Take two for Belamont
Using technology to reach the masses
“That would be madness,” he says. It underlines the power of the country’s big four commercial banks, currently under investigation by the competition authorities over their control of the National Payments System and its effect on competition in the sector.
The new tie-up comes after Nedbank offloaded its 25% stake in Net1, previously Aplitec, which was listed on the JSE. Nedbank acquired the stake at the height of the global technology boom with an option to gain control of the firm – but it failed to capitalise on the relationship. When CEO Tom Boardman took over, he set about selling off non-core assets including the Aplitec stake.
ENTREPRENEUR Serge Belamont is having a second attempt at getting a local bank to use his smart-card technology to provide access to financial services to the poor. His company, Nasdaq-listed Net1 UEPS, has signed an agreement with Grindrod Bank, which will see it offer low-end products and services to the mass market.
While Net1 says it plans to use the new relationship to offer wage earners a smart card that will allow them to receive payment and transact cheaply and securely, Grindrod Bank MD David Polkinghorne stresses the bank isn’t going to be pitting itself against the big four.
Net1 plans to offer wage
earners a smart card that will allow them to receive payment and
Observers suggest the reason why Net1 and Grindrod Bank, which has no experience in retail banking, have teamed up, is because the group doesn’t have the legacy systems that would require integration into a new technology platform. Crucially, however, it does have a banking licence.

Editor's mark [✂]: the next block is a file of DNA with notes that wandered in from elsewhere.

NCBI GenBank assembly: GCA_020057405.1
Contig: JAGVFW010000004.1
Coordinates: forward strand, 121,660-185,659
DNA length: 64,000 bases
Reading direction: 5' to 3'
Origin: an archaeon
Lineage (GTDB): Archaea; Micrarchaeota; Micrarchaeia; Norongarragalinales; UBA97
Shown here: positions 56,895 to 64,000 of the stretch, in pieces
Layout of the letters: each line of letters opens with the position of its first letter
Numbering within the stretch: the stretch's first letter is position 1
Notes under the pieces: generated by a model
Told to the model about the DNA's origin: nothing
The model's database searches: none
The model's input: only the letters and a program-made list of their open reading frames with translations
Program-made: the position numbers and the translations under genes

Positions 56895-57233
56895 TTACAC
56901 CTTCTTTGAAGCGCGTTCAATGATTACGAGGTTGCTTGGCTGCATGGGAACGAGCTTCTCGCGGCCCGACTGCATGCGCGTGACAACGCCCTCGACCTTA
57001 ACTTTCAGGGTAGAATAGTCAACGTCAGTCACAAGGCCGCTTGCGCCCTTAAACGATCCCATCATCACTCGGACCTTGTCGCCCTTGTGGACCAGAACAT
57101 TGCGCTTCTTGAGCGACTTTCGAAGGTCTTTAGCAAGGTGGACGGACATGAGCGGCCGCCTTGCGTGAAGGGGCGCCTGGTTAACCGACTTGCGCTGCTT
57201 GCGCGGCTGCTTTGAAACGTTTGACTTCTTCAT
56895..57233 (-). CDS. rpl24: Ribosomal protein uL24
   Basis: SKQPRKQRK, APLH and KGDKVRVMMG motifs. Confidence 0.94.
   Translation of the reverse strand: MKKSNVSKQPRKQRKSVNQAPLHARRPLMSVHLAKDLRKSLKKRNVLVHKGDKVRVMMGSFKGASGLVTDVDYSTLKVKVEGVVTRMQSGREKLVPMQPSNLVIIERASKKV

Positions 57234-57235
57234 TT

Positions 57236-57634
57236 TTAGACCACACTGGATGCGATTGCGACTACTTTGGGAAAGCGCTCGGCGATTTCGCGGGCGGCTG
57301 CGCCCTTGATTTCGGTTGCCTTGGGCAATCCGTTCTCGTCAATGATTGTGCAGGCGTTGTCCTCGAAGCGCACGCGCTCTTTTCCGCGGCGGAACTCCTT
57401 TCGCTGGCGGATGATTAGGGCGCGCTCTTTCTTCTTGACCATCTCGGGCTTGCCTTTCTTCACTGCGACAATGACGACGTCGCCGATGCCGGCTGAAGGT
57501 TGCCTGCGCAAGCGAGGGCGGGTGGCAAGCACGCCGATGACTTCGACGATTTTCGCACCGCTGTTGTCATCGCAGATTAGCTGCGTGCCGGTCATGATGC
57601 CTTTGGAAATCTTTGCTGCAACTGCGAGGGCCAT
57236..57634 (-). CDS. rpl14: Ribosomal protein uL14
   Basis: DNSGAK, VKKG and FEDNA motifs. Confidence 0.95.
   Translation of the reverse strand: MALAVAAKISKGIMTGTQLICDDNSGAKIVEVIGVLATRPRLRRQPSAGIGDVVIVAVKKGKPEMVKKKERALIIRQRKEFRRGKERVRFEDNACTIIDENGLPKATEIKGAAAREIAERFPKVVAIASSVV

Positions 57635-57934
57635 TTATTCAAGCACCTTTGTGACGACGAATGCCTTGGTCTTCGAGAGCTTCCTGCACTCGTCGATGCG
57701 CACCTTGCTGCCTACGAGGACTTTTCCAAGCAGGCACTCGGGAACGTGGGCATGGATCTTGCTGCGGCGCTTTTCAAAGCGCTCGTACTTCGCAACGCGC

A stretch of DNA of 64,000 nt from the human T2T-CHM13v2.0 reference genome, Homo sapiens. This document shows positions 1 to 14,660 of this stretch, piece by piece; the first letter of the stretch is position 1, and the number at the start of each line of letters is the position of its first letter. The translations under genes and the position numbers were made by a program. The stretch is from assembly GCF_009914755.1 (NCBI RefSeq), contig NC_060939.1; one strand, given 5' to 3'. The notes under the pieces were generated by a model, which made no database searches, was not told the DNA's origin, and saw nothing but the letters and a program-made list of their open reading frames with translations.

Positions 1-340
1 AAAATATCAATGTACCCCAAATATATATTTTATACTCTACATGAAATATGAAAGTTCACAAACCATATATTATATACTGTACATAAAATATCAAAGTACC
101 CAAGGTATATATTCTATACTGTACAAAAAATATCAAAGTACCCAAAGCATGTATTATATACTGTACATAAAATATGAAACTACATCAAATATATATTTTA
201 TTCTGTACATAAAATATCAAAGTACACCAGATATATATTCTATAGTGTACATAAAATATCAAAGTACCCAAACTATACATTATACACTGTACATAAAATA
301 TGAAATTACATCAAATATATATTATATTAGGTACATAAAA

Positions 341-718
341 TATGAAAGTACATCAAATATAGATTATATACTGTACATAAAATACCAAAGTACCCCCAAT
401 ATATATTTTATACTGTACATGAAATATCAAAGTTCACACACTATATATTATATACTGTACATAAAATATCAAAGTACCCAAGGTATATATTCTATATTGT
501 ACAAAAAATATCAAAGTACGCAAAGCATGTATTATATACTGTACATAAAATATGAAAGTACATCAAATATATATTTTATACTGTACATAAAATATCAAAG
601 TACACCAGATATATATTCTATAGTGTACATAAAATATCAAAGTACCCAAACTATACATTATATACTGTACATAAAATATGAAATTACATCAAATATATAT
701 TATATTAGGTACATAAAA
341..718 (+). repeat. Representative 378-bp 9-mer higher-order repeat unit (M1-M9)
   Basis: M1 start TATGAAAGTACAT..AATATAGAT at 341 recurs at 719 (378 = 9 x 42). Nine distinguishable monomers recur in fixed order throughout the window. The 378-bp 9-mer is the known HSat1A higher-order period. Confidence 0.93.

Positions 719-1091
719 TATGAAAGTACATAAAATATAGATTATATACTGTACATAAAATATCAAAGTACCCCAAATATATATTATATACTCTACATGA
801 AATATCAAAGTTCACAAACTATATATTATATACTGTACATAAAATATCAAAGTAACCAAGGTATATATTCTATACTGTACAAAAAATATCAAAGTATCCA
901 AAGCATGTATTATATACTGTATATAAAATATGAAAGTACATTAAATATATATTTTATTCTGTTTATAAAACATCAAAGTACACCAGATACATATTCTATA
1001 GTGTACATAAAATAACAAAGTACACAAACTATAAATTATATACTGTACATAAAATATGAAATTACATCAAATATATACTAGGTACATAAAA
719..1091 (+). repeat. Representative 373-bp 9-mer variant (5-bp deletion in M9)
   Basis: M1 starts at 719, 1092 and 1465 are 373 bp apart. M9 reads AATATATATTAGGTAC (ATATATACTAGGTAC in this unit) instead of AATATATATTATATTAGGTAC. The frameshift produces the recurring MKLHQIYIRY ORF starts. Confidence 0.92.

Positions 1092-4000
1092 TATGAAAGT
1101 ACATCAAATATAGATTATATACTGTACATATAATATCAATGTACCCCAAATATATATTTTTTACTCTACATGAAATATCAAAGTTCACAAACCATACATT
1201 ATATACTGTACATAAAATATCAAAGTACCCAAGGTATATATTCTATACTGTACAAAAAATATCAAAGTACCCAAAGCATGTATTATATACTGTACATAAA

The deal gives Net1 access to that licence, but Polkinghorne stresses it’s not a joint venture – a business concept frowned on by the registrar of banks. Instead, he describes it as a technology agreement that will see Net1 paid a fee based on the amount of business the arrangement generates.
Grindrod Bank, a wholly owned subsidiary of listed shipping group Grindrod, was previously Marriott Bank. The shipping firm had owned a 50% stake in the investment bank and bought the remaining 50% last year when Old Mutual bought Marriott and saw no need to hold another banking licence.
While the unit must still define its product offering, it’s likely to be competing in the same space as mobile phone offerings Wizzit Bank and MTN Banking – two other initiatives seeking to use technology to provide access to financial services to people in remote areas.
Not wanting to rock the boat.